max temp: 15°C

min temp: 11°C


First World War: Less than a fortnight after Britain declared war on Germany, The Second Battalion of the Suffolk Regiment found themselves in France

12:40 05 August 2014

Corporal Sidney James Day, of the Suffolk Regiment, who was awarded the Victoria Cross during the First World War.

Corporal Sidney James Day, of the Suffolk Regiment, who was awarded the Victoria Cross during the First World War.


Le Cateau, Neuve Chapelle, Ypres, the Somme, the Menin road, Passchendaele… The Suffolk Regiment was at the heart of the action during The Great War. And, as Steven Russell learns, it began early.


For many East Anglian families, The Great War began as soon as Germany was told its military aggression would not be allowed to continue. For when Britain declared war on August 4, 1914, the Second Battalion of The Suffolk Regiment was mobilised immediately.

By the 17th of August it was in France, with the British Expeditionary Force taking the fight to the Kaiser’s army.

Earlier that month, the battalion had been at the Curragh in Ireland – at an army base on the vast plain in County Kildare. War soon had it on the move.

In France, confrontation came quickly. The 2nd Battalion was in action near Mons. Later, on the 25th, there was fighting at Le Cateau, after British and French forces retreated from Mons and established defensive positions as the German advance continued.

“There the decision was taken to stand and fight,” explains Eric Lummis in his overview of the regiment’s history, produced in the late 1990s. Along with other British troops “they fought against overwhelming forces for nine hours before being overrun. Losses were over 700”.

Ron Murrell, a heritage officer with St Edmundsbury council, is giving a talk on Monday about the lead-up to the war and the Suffolks’ involvement.

He says: “The commander of 2nd Army Corps, General Sir Horace Smith-Dorrien, wrote a forward to part of the History of the Suffolk Regiment (1914-1927), in which he praises highly the units who held the German advance at Le Cateau, including the 2nd Suffolks; crediting the action as crucial in allowing the units time to reorganise themselves and possibly a major contribution in preventing the advance of the Germans on Paris.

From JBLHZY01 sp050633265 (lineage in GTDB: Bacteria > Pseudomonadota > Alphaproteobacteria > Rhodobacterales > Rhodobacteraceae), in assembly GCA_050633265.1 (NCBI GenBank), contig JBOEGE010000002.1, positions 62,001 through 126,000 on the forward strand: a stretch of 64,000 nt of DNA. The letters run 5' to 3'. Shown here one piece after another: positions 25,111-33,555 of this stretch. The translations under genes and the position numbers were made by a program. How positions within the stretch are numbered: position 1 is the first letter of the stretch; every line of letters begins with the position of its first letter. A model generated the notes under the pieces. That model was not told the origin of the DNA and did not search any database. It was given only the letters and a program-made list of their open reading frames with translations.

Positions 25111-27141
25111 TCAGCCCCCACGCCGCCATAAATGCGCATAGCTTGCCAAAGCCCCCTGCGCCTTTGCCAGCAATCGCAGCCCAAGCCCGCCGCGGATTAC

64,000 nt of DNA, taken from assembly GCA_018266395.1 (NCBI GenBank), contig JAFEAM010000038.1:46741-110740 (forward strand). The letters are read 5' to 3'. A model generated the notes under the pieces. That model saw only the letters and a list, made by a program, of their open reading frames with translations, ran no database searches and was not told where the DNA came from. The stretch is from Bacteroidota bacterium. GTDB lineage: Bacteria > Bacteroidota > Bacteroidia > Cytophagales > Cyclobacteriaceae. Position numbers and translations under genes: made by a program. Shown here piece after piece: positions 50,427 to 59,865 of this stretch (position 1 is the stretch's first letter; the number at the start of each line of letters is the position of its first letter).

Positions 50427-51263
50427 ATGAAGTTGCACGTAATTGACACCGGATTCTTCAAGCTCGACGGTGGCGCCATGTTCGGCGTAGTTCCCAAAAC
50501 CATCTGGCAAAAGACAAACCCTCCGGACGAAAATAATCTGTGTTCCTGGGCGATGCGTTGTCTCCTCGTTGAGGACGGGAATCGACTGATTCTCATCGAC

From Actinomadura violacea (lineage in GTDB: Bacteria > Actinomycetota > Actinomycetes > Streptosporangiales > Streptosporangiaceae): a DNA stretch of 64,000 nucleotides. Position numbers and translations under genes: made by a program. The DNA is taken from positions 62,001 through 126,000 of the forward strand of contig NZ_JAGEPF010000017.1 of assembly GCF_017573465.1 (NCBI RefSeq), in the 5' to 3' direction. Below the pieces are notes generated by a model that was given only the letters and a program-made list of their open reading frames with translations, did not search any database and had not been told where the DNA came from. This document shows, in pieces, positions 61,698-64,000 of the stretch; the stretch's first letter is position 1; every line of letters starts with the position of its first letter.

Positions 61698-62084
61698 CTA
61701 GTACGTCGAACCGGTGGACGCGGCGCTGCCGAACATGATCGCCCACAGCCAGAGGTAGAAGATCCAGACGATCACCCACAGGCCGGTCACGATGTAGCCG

“Certainly the casualties the Suffolks and other units in the rearguard action suffered saved far larger numbers in the BEF.”

The Second Battalion wasn’t the only Suffolk Regiment body to be involved in the early months of the war. The First Battalion – which had been in both Malta and Egypt – was in Khartoum that summer. It was dispatched to the Western Front, arriving in France in 1915 and becoming involved in heavy fighting in the Ypres area.

In the May, Eric Lummis states, it was nearly wiped out, having taken more than 400 casualties. “After further service in France it was moved to Macedonia, where it saw service until the end of the war.”

Meanwhile, the 4th (Territorial) Battalion was in France before 1914 was out. Neuve Chapelle marked its first major battle, in 1915. There were many more to come before peace was declared in 1918.

The 5th Battalion went to Gallipoli in 1915, followed by Palestine. “Also in Gallipoli and Palestine was the Suffolk Yeomanry, which became the 15th Battalion of the regiment in 1915 and went on to serve with distinction on the Western Front.”

In the spring of the final year of the war, the 2nd Battalion suffered badly at Wancourt – the first Battle of Arras, in France – during a German army push that March.

Eric writes: “Two companies, commanded by Captain WL Simpson MC [awarded the Military Cross, which was given for “exemplary gallantry during active operations against the enemy”] from Bury St Edmunds, and Captain LJ Baker MC from Lavenham, fought desperately, holding the German attack up in an action described by The Times: ‘There is a story, such as painters ought to make immortal and historians to celebrate, of how certain Suffolks, cut off and surrounded, fought back to back on the Wancourt-Tilloy road.’”